Time-space variability of satellite chlorophyll-α in the Easter Island Province, southeastern Pacific Ocean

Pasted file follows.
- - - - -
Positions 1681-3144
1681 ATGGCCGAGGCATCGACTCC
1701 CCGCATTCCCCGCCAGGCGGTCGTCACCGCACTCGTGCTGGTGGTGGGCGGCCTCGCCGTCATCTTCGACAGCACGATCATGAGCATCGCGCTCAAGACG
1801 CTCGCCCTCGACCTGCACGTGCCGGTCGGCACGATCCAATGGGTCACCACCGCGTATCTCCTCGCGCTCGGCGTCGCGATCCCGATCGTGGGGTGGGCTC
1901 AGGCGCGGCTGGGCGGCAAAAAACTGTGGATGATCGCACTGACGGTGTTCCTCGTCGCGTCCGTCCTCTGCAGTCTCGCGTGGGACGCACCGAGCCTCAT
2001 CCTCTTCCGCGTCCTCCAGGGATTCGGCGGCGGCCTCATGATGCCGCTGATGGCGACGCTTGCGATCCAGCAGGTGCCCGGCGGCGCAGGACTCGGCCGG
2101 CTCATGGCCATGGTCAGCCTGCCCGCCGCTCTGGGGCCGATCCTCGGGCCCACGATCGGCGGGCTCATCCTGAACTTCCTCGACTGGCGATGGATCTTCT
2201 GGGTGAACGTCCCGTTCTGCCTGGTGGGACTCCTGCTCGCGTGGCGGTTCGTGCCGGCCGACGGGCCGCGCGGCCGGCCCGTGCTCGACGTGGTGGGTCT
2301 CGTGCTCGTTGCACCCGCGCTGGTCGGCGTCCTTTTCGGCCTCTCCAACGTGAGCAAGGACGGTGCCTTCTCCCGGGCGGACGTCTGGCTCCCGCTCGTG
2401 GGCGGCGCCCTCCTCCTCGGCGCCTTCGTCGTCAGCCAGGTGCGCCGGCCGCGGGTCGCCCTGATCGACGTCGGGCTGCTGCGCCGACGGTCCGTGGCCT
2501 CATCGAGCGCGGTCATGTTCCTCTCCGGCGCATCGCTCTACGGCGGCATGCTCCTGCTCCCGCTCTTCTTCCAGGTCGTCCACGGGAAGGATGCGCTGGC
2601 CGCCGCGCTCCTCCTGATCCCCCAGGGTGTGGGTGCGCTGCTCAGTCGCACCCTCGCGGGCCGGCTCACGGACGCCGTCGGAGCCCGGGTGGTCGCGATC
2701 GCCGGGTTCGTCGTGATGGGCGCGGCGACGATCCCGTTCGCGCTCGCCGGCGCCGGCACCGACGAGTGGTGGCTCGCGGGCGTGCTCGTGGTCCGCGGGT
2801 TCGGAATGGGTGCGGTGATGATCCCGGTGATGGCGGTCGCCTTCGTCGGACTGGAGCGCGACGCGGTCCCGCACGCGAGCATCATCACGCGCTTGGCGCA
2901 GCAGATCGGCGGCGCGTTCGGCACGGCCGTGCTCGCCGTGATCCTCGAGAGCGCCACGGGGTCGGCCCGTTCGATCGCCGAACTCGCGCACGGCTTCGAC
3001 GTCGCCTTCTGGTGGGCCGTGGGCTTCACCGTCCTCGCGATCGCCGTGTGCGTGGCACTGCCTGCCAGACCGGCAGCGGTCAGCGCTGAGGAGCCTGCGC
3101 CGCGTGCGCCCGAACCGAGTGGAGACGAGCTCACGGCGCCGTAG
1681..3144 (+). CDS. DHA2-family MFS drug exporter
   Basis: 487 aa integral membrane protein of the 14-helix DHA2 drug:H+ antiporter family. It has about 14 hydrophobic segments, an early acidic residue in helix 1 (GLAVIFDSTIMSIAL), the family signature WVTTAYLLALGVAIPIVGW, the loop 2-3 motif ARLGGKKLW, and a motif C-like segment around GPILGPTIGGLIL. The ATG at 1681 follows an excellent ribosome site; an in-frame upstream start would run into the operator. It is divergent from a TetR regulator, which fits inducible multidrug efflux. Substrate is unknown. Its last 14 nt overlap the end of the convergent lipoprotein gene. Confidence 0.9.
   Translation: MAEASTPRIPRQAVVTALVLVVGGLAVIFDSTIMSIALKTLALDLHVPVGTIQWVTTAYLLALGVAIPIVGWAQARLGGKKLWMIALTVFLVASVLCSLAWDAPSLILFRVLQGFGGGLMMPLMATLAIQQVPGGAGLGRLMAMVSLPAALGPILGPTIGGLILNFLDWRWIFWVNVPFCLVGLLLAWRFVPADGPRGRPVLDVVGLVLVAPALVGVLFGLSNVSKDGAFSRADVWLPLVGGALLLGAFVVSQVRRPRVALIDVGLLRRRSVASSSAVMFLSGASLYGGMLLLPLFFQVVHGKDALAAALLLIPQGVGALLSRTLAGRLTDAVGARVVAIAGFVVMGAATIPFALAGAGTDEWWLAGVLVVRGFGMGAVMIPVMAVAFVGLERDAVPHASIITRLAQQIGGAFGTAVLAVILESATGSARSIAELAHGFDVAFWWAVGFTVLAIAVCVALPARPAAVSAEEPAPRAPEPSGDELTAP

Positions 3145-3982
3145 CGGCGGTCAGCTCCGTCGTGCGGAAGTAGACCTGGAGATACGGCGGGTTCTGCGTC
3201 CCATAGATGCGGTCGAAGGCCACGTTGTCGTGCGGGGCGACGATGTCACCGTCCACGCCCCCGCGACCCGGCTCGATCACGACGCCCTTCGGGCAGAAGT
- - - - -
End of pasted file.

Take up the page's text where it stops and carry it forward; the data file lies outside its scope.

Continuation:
The Easter Island Province (EIP) encompasses Easter Island (EI) and Salas y Gómez Island (SGI), which are located in the eastern boundary of the south Pacific subtropical gyre. This province is one of the most oligotrophic region in the world ocean with a high degree of endemism and distinguished by having the clearest waters in the world. Issues related to the biophysical coupling that sustains biological production in this region are still poorly understood. Satellite data compiled over a ten year period was used to characterize the spatial and temporal chlorophyll-α (Chl-α) variability around the EIP and determine the relationship between Chl-α and several physical forcing. Results shows a clear Chl-α annual cycle around the EIP, with maximum concentration during the austral winter. Chl-α spatial distribution shows a strong zonal dipole over EI that divides the island into two zones: southeast and northwest. Due to its small size and low elevation of SGI, it does not generate a significant local effect in Chl-α concentration, but a Chl-α increase is observed southeast of this island (~2 km) associated to a seamount. The mean geostrophic current in the EIP flows eastward, associated with the southeastern boundary of the subtropical gyre. However, recurrent mesoscale eddies traveling northwestward and produce large surface current variability with periods of high velocities in opposite direction. In the spring, wakes of high Chl-α concentration can be observed over EI, associated with the generation and detachment of submesoscale eddies from EI, which could have important biological implications during periods of low regional biological production.